Guyana Results of the Economic Recovery Program
Sources: The Library of Congress Country Studies; CIA World Factbook
The reforms introduced by President Hoyte resulted in no immediate progress. A policy framework paper prepared by the government in cooperation with the World Bank and the IMF had predicted that real GDP would grow by 5 percent in 1989. But instead, real GDP fell by 3.3 percent. Economic performance continued to decline in early 1990, according to the United States Embassy. Changes in government policy could not erase the profound difficulties facing the economy: massive foreign debt, emigration of skilled persons, and lack of infrastructure.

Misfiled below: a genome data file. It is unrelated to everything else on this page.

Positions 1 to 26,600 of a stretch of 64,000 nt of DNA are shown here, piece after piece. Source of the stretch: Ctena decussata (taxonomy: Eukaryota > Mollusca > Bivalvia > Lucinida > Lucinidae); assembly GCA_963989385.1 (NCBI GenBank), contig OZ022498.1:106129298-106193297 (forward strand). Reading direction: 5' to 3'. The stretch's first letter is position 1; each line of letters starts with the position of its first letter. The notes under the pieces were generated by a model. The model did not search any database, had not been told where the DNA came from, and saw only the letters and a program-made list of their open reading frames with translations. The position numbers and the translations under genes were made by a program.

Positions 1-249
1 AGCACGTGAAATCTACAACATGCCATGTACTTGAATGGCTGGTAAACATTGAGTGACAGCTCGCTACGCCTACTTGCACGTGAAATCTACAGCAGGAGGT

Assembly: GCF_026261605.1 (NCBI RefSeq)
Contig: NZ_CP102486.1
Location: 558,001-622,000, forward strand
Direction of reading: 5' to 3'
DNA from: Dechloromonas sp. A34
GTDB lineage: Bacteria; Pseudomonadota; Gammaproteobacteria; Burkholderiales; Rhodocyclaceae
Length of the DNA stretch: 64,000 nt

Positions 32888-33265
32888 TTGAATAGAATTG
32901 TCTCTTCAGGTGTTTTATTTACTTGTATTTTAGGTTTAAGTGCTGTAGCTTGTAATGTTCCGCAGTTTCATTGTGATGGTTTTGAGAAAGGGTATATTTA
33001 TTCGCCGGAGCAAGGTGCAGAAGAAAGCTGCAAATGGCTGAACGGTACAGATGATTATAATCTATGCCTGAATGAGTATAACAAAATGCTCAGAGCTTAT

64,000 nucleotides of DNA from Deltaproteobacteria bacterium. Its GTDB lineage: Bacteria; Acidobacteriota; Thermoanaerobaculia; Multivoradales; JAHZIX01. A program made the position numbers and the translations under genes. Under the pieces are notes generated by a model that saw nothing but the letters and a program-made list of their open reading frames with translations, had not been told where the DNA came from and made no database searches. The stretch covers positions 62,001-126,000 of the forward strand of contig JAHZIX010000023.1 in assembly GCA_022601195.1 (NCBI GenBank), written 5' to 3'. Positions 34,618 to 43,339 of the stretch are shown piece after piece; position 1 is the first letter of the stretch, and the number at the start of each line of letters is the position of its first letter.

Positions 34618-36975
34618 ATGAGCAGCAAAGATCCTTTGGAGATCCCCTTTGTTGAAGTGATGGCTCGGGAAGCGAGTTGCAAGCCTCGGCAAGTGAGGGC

But in early 1991, there were signs of improvement: Guyana had rescheduled its debt, making the country eligible for international loans and assistance, and foreign investment surged in the country (see Foreign Investment , this ch.). These changes, preconditions but not guarantees of economic recovery, would not have occurred without the Economic Recovery Program.
Data as of January 1992
NOTE: The information regarding Guyana on this page is re-published from The Library of Congress Country Studies and the CIA World Factbook. No claims are made regarding the accuracy of Guyana Results of the Economic Recovery Program information contained here. All suggestions for corrections of any errors about Guyana Results of the Economic Recovery Program should be addressed to the Library of Congress and the CIA.